Electronic fuel-injection systems fall into two categories: throttle-body injection or multi-point injection. A throttle-body housing has as many as four electronically controlled fuel injectors, depending upon manufacture and engine power requirements. These injectors aspirate outside air into the fuel spray from the computer operated injectors in order to promote thorough mixing of the atomized fuel and combustion air in the intake manifold. A throttle-body is similar in appearance and function to a carburetor only in that it is mounted atop the intake manifold, and serves to introduce a mixture of fuel and air into the manifold for distribution via the intake runners to the intake valves. Simple in design, throttle-body-based fuel-injection systems are much more economical to operate than carburetors and have enjoyed many years of success. However, because they employ the principal we refer to as air/fuel pre-mix-defined as the process of achieving fuel and air mix away from the combustion zone in order to achieve satisfactory performance and efficiency-successful throttle-body injection systems must rely completely upon proper intake manifold design. When fueling through the intake manifold, the internal design of the manifold dictates how well and how evenly atomized fuel and combustion air are mixed, and then introduced into each cylinder for combustion. a poorly designed intake manifold will allow atomized fuel to adhere to and collect along rough internal surfaces, as well as permit the formation of air eddy-currents around sharp turns inside the manifold, both of which can interfere with the combustion process.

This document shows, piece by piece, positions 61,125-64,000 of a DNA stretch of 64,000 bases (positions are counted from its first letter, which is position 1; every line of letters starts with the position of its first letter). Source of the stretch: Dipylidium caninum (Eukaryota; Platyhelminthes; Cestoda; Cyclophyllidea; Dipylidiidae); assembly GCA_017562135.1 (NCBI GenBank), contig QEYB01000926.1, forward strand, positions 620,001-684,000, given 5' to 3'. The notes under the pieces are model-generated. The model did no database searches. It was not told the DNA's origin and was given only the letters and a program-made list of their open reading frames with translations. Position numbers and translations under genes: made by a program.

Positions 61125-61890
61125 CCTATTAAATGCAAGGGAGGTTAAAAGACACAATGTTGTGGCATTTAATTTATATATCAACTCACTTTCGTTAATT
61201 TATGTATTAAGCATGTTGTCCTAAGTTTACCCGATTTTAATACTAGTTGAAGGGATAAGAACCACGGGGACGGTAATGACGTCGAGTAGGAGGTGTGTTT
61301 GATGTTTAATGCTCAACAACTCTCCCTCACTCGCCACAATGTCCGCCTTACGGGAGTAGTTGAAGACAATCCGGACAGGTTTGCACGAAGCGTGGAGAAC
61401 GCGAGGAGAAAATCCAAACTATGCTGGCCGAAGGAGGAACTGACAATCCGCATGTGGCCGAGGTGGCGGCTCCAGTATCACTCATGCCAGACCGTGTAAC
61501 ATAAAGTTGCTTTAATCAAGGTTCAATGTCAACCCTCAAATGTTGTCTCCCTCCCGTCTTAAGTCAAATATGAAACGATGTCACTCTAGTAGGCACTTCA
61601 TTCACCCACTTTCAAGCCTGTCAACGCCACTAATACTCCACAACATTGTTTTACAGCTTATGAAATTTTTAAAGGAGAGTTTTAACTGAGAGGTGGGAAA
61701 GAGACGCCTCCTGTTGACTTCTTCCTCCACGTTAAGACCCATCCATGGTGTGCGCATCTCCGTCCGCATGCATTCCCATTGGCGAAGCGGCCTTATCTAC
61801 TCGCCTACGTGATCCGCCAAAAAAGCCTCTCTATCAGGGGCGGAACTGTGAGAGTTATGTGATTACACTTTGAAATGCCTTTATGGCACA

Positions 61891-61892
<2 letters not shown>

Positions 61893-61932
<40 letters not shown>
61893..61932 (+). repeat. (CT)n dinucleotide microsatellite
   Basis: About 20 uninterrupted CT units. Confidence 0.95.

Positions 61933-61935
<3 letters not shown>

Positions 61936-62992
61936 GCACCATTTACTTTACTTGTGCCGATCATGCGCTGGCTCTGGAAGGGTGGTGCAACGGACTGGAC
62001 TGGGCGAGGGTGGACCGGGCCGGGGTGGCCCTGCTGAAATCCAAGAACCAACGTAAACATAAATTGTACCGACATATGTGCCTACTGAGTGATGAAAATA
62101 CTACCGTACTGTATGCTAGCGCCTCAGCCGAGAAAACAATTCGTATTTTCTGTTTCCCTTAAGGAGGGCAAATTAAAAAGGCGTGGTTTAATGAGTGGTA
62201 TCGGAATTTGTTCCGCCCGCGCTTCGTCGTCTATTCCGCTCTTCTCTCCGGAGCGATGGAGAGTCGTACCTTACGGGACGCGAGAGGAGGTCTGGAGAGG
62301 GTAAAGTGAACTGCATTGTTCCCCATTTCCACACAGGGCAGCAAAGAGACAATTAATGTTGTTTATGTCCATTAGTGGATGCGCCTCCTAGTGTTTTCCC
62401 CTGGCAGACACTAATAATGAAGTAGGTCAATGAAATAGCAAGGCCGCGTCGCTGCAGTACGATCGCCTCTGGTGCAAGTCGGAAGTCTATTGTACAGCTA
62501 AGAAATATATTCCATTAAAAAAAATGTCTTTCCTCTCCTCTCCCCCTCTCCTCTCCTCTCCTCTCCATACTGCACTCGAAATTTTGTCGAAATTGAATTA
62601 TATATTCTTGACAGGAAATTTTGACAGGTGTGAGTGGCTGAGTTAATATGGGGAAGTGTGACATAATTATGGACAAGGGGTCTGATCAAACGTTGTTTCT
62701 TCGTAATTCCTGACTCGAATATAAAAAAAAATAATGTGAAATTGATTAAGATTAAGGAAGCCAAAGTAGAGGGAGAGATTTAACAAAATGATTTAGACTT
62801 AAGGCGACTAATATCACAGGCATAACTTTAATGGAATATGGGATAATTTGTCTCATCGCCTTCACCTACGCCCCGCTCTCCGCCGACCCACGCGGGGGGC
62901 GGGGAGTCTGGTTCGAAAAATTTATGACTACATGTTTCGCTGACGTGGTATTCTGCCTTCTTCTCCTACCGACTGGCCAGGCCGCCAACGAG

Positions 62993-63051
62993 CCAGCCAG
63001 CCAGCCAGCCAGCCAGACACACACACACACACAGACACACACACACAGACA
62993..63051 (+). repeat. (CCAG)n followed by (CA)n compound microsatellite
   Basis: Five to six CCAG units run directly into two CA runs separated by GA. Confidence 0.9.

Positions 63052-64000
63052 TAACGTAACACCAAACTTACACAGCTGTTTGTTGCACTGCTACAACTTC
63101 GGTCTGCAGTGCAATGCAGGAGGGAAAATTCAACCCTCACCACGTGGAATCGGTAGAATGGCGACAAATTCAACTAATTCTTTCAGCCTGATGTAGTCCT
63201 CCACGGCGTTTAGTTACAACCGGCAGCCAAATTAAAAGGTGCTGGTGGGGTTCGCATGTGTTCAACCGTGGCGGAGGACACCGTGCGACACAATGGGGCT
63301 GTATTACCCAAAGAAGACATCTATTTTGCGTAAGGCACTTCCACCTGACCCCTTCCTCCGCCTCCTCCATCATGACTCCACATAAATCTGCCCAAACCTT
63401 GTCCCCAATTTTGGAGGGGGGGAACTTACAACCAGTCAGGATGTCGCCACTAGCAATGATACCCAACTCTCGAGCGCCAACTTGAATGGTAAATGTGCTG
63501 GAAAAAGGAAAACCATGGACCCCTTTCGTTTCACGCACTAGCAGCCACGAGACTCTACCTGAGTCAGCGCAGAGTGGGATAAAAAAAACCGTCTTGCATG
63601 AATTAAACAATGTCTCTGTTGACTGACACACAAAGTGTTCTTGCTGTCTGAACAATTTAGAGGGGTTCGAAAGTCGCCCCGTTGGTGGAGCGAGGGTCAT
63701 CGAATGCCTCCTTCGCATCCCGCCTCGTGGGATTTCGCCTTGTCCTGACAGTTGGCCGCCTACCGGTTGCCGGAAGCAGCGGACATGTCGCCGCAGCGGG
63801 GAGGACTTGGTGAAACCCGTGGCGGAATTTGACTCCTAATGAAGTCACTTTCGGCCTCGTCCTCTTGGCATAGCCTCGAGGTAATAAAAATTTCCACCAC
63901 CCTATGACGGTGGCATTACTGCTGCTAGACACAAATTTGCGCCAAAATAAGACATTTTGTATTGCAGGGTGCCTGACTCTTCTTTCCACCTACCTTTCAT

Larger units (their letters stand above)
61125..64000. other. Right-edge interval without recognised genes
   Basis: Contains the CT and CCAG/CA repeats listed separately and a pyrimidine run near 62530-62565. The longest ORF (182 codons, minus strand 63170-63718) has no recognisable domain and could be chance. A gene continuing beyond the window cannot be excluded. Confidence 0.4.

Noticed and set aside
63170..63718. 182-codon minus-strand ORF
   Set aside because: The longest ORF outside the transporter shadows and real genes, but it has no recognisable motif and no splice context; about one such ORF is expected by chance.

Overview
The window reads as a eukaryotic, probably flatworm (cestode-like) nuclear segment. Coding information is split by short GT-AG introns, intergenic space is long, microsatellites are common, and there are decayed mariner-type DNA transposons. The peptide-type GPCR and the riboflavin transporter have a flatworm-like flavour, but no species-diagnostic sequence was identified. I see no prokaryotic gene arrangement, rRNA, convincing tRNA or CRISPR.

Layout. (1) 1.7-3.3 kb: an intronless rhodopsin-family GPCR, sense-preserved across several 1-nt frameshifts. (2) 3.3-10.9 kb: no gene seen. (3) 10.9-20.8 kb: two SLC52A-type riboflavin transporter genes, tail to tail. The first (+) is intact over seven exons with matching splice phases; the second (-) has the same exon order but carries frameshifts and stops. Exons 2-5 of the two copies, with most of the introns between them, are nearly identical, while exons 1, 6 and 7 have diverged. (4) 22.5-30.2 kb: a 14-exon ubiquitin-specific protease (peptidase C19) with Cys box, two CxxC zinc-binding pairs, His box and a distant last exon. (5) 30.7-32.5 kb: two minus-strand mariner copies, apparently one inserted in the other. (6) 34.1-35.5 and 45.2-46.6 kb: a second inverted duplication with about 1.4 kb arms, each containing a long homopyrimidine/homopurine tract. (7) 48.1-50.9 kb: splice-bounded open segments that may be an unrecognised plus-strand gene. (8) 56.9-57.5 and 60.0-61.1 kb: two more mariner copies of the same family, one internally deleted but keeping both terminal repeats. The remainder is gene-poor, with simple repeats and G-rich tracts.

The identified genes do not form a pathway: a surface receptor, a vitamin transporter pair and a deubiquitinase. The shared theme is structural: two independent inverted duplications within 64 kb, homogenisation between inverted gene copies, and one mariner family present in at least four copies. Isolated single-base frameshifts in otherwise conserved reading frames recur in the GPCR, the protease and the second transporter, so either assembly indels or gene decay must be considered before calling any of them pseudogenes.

Unlike throttle-body systems, multi-point-more commonly called multi-port-electronic fuel-injection systems comprise a single air door and an electronic fuel injector for each cylinder. In a multi-port system, a fuel injector is mounted at the end of each intake runner or port to introduce pressure-atomized fuel directly into the combustion chamber in each cylinder. Air for combustion is introduced through an air-door (similar in appearance and function to the air-handling components of the throttle-body) and is aspirated through the intake manifold into the combustion chamber. In this system, the primary mixing of pressure-atomized fuel and combustion air takes place in the cylinder, rather than in the intake manifold, in a process referred to as air/fuel post-mix. While multi-port injection systems still depend upon a proper intake-manifold design for optimum performance, the elements of intake design peculiar to fuel handling can largely be ignored. The particular advantage of multi-port systems compared to throttle-body systems, is that pressure-atomized fuel is introduced nearer the point of combustion, thereby permitting cleaner, more efficient firing than with a throttle-body system with a minimum of unburned fuel carried into the exhaust. More sophisticated, sequentially fired, multi-port injection systems allow for the precise coincidence of fuel injector opening and intake valve opening, yielding maximum power and minimum waste from each cylinder. While multi-port injection systems are superior in operation and performance to throttle-body systems, they can be substantially more expensive to purchase and install. Thus, they are not necessarily a cost-effective alternative in every electronic fuel-injection application. Performance Injection Equipment employs throttle-body injection systems in small-block applications and uses the more robust multi-port injection systems for big-blocks.